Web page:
Last year, we told you of an independent documentary that looked at the 2003 clash between two whistle-blowers in Albany, Ga., and the nonprofit Phoebe Putney Health System – southwest Georgia’s largest hospital group.
The film, “Do No Harm,” has political implications. It includes a deal of footage on the actions of then-Dougherty County district attorney Ken Hodges, who is now a Democratic candidate for attorney general. Hodges faces state Rep. Rob Teilhet (D-Smyrna) in a July primary. Hodges leads in fund-raising.
Public broadcasting stations and networks in several states, including South Carolina and Louisiana, have scheduled “Do No Harm” for broadcast. But you will not see it in Georgia – at least not now.
Nancy Zintak, a spokeswoman for Georgia Public Broadcasting, said the statewide network has rejected the film. “The reason that we’re not airing it is basically is it was not balanced,” Zintak said. “It didn’t come to us like a vetted news journalistic program like ‘Frontline.’ It came from an independent, non-journalistic producer. There was no attempt to show another point of view.
“The door is not closed on the film, but as it stands right now, it wasn’t up to standards,” Zintak said.
GPB is a network of nine public TV stations that cover most of the state. We’ve got a call into WPBA-TV, an Atlanta PBS outlet, which could decide separately whether it will air the documentary.
In 2004, Hodges’ office tracked down a series of faxed messages to Albany community and business leaders that challenged the way the hospital group did business. The authors were accountant Charles Rehberg and surgeon John Bagnato, who said they were attempting to draw attention to the lack of charitable care offered by the tax-exempt facility.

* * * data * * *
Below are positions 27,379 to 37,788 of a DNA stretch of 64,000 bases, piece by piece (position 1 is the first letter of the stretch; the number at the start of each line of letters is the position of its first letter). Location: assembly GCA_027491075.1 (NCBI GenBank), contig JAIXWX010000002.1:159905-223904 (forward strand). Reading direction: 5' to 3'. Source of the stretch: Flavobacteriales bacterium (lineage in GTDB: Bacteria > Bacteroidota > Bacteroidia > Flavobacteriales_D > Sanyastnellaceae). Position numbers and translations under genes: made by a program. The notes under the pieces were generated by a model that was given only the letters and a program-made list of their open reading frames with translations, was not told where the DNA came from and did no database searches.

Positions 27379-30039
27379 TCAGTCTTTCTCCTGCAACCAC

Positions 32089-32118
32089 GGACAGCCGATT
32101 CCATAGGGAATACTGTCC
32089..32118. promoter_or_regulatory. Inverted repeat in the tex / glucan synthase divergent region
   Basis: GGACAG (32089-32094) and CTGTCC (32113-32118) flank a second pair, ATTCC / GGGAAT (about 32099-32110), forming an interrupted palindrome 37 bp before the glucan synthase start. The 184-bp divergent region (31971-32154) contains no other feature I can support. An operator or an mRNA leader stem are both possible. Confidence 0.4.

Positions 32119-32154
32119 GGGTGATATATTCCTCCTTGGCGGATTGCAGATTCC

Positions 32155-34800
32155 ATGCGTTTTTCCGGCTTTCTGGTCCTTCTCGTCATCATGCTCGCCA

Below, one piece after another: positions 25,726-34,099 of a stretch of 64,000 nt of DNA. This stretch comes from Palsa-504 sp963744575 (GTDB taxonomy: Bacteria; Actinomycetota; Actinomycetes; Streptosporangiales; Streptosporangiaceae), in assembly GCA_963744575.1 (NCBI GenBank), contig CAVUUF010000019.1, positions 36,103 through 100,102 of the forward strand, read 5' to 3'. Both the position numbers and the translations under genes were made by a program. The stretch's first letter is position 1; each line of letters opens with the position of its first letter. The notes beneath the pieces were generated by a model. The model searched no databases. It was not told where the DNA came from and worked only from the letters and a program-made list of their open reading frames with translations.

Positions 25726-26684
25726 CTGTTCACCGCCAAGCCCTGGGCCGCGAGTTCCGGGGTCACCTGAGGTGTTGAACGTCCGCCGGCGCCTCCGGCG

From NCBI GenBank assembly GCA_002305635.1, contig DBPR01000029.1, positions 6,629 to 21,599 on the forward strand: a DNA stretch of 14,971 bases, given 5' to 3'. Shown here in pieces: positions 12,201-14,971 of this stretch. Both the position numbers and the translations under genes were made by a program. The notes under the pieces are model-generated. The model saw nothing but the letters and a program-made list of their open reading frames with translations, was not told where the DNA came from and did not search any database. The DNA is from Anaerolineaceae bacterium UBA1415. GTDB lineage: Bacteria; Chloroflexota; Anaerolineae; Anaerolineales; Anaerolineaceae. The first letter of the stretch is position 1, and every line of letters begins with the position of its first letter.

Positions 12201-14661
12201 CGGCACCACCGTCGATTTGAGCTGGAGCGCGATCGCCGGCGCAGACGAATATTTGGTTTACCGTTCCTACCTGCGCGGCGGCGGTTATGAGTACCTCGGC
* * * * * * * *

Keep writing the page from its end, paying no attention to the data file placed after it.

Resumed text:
Hodges’ office used grand jury subpoenas to obtain phone records that led back to the pair. The district attorney then passed the information to Phoebe Putney, permitting the hospital system to file a civil suit against the whistleblowers. A countersuit was settled out of court.
Hodges, now a member of the Baudino Law Group in Atlanta, says he did nothing wrong. But after his role was publicized, Hodges recused himself from the later criminal prosecution of the fax-senders — charges that were later dropped.
A federal wrongful prosecution lawsuit, filed by Rehberg, the Albany accountant, includes Hodges among its targets. The case makes an appearance before the 11th Circuit Court of Appeals this week.
In the past, Hodges has dismissed “Do No Harm” as propaganda generated on behalf of litigators attempting to target non-profit hospital systems across the country.
“Georgia Public Broadcasting has a long, proud history of airing straight-down-the-middle news stories and thorough, balanced documentaries. They recognize that this movie isn’t one of those. We agree with their decision not to air it,” Hodges campaign spokesman Jonathan Williams said Monday morning in an e-mail.
Not many are currently anxious to add to the discussion. Denise Godoy spoke for “Do No Harm” producer and director Rebbeca Schanberg of Chicago. “The filmmaker respects the [GPB] decision and hopes to work with them in the future,” she said.
Teilhet, Hodges’ Democratic opponent, had no comment.
Also in the race for attorney general are Republicans Sam Olens, the Cobb County Commission chairman, and Max Woods of Macon, a former U.S. attorney for Georgia’s Middle District.
Olens, too, declined comment. “I’m certainly concerned about the ethical implications that have been alleged, but it would be inappropriate to make a comment as I’ve, frankly, not seen the documentary, nor have seen other materials related to it,” he said in a morning phone interview.
For instant updates, follow me on Twitter.